(i)Whether the expenditure claim of the assessee brings into being an asset which is owned and used by the assessee in its business;
(ii)What is the nature of the asset that has come into being on account of the expenditure incurred by the assessee and what is the nature of such expenditure;
(iii)If an asset is created, whether it is a tangible asset or an intangible asset;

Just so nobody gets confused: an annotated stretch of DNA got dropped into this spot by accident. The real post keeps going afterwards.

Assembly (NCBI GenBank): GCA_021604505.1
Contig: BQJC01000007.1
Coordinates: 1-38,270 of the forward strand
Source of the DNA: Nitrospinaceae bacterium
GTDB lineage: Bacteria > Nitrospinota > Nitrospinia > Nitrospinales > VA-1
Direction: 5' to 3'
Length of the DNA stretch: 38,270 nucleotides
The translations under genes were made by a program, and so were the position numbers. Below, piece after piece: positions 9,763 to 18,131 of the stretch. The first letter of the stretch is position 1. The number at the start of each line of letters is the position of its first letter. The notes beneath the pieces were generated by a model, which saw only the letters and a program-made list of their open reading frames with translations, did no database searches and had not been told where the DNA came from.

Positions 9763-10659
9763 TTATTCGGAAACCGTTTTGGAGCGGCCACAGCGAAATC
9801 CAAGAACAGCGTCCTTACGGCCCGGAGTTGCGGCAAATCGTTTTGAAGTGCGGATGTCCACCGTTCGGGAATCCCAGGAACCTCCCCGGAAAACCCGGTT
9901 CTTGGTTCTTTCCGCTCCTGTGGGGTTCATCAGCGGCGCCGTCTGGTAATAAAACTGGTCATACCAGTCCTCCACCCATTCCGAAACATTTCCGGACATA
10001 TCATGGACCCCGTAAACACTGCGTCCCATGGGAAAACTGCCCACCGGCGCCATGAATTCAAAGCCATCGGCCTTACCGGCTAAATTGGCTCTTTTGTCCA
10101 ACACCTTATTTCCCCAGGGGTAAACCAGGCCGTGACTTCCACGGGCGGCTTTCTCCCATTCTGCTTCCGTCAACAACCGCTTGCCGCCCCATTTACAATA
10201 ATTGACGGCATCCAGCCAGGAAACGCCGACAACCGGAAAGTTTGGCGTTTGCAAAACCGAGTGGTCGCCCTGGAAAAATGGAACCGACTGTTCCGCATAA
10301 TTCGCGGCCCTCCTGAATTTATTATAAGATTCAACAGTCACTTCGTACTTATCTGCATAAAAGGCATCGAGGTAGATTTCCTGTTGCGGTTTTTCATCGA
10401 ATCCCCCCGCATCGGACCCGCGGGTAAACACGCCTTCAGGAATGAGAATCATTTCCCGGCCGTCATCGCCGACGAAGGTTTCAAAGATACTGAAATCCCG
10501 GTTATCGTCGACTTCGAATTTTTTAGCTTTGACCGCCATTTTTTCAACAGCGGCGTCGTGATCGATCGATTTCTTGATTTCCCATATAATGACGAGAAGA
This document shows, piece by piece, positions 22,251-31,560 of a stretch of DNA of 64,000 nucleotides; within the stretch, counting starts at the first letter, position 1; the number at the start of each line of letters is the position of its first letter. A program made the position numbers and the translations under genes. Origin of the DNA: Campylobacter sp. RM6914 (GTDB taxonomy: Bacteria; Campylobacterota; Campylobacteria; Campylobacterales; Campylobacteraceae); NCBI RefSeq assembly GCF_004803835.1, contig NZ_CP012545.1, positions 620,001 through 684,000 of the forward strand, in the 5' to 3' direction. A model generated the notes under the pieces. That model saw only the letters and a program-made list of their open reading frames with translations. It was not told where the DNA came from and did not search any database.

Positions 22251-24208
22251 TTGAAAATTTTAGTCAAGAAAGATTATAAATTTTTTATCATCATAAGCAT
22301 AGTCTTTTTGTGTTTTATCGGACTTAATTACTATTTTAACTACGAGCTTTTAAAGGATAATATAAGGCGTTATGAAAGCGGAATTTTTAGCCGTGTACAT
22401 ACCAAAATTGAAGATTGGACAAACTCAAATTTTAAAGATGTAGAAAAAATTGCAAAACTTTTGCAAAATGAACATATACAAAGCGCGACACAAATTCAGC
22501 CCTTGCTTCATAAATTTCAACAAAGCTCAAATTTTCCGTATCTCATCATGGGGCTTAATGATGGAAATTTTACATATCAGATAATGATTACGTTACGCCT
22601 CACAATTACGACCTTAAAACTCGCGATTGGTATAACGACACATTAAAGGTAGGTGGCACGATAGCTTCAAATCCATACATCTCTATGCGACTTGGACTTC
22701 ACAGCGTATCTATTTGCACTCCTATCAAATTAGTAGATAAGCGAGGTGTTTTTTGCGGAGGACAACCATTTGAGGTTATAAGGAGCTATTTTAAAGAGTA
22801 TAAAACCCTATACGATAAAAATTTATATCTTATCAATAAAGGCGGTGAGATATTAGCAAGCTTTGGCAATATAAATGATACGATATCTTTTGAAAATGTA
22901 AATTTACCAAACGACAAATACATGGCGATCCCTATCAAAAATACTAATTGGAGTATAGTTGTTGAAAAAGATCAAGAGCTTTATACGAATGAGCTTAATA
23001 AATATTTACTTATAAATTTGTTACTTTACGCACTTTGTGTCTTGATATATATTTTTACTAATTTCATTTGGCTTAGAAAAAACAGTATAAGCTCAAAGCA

(iv)Whether the Concessionaire Agreement (C.A) held by the assessee can be regarded as a commercial or business right akin to a license;
(v)If such C.A. is akin to a license, what intangible asset has been created for the assessee and what is the expenditure incurred by the assessee for acquiring such intangible asset.